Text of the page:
Tuesday, September 14, 2010

Waiting for SuperSubstance

I had the good fortune to go see the documentary "Waiting for 'Superman'" a few days ago at the Toronto International Film Festival (TIFF).  After the film, there was an on-stage interview with the film's directors, one of the film's stars, Geoffrey Canada, and educational philanthropist and billionaire, Bill Gates. (pictured to the left)



  In a nutshell the documentary is about the current state of U.S. public education, the reasons for its recent decline, and some hopeful solutions for its future. As a former teacher, I was very excited to see this movie because I thought it would bring to light many important issues and be a catalyst for conversation and change.  Two of the people featured in the movie are Geoffrey Canada, whom I'd read about in the phenomenal book "Whatever It Takes," and Michele Rhee, whom I'd seen speak at the Clinton School last year.

The film does do a good job of raising some important issues, but it left me more disappointed than anything else.  I've thought about it for a couple of days now, and I think the directors just bit off more than they could chew with this one.  It probably would have been a better movie if they'd focused on either Geoffrey Canada and the Harlem Children's Zone, or Michele Rhee and the DC public schools, or the KIPP charter schools.  Instead the movie looks at all three, and throws in a few more charter schools, and tells the story of several children going through the lottery system to get out of the public schools and into a charter school, and gives a history of public schools, and throws in the obligatory barb at George W making a grammar mistake.  It's too much.

In order to pack in that many elements corners had to be cut.  Unfortunately, those corners included an in-depth look at any of the problems, and the voices of teachers.  I agree with some of the points in the film - the tenure system is horribly flawed and does more harm than good; there is a significant degree of fiscal waste in the public education system; and great teachers have an enormous impact on their students to name a few.  However, I was disappointed by the portrayal of teachers' unions as complete villains.  And I was most disappointed by the absence of the voices of teachers.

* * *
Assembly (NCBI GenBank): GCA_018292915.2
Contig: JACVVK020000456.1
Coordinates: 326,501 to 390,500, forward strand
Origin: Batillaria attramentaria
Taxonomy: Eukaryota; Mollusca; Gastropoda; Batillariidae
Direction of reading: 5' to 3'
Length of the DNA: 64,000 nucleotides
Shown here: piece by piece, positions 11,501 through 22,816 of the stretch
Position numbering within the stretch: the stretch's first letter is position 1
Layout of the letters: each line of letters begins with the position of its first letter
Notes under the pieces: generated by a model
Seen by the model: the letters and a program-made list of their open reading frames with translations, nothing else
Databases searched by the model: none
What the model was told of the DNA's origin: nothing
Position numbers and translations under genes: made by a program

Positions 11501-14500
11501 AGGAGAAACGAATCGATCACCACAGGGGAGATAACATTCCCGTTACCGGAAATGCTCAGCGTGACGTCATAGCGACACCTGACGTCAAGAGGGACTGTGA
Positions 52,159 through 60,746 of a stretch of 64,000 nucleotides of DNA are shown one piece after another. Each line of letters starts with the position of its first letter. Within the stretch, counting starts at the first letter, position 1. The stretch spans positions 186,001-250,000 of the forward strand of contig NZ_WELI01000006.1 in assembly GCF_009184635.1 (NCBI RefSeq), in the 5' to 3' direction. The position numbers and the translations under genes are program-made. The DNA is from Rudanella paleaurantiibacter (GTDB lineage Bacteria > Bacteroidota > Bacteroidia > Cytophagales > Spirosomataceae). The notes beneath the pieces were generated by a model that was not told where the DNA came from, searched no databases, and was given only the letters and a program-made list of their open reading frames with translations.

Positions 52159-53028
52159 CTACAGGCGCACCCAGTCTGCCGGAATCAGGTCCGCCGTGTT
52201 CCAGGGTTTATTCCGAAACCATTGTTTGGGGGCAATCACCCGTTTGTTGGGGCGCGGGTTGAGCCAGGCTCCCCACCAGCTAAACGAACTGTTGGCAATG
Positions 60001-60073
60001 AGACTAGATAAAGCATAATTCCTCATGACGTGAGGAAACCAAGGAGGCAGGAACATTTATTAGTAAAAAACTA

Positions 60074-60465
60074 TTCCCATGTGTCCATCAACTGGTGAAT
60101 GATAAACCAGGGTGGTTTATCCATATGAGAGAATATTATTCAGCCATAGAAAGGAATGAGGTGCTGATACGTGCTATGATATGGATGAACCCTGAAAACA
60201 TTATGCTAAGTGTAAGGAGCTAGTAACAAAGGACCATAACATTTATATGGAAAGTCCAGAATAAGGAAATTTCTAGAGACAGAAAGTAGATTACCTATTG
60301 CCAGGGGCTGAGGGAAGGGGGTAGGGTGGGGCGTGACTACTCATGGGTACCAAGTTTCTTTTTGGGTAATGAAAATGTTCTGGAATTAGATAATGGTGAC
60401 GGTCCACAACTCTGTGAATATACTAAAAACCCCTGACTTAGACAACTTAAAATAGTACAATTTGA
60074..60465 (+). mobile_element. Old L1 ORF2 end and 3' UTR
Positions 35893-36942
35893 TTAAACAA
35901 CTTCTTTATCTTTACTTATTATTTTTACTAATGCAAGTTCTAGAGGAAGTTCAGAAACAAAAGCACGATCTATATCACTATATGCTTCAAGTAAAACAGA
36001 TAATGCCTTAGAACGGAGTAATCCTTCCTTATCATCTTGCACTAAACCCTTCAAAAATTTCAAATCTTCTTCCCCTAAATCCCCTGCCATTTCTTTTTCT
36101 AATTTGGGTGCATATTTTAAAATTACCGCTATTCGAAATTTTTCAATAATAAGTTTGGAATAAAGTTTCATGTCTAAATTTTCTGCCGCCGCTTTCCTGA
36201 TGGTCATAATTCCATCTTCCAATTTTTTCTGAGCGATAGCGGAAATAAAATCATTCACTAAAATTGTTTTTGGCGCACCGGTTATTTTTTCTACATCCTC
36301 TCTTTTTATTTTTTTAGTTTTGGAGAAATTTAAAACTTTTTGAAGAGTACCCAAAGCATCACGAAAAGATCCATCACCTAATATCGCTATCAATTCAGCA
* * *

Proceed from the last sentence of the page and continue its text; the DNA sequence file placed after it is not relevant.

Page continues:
The film makes the following logical links:  Great teachers = Good education.  Good education = Highly educated citizenry.  Highly educated citizenry = Necessary for national security.  Therefore, Great teachers are vital to our national security.  Another fine point that I agree with, but then the movie NEVER DEFINES GREAT TEACHING.  The two most significant clips that I can recall with teachers include a teacher teaching math by rapping and the U.S. Teacher of the Year explaining the cumbersome and ineffective process used to fire bad teachers.  Granted great teaching is really hard to define, but if you're making a film that is going to influence the national conversation on teaching, don't you think you explore those muddy waters a bit?

Despite my disappointment, I would encourage you to see the film.  Then I would encourage you to read the book "Whatever It Takes" because it does a more thorough job of delving into some of the issues more deeply.  I would also encourage you to read up about the adventures of Michele Rhee.  Then maybe you'll have a more complete picture and can have the informed conversation this movie is hoping you will.

2 comments:

  1. I haven't seen it, but I plan to. I think most teachers go into education hoping to make a difference, and if the education system did more to foster that, we'd see a lot more great teachers. And I agree with you that the union is not necessarily a villain- as you know, here in Texas, they have very little power, and if they had more, we could probably effect positive change all the way around. I know in some states, the union is looked at as having too much power, but that's definitely not the case here. Truly effective schools take everyone- students, parents, teachers, administrators, community- all working together.

    ReplyDelete
  2. Looking forward to seeing it....good review.

    ReplyDelete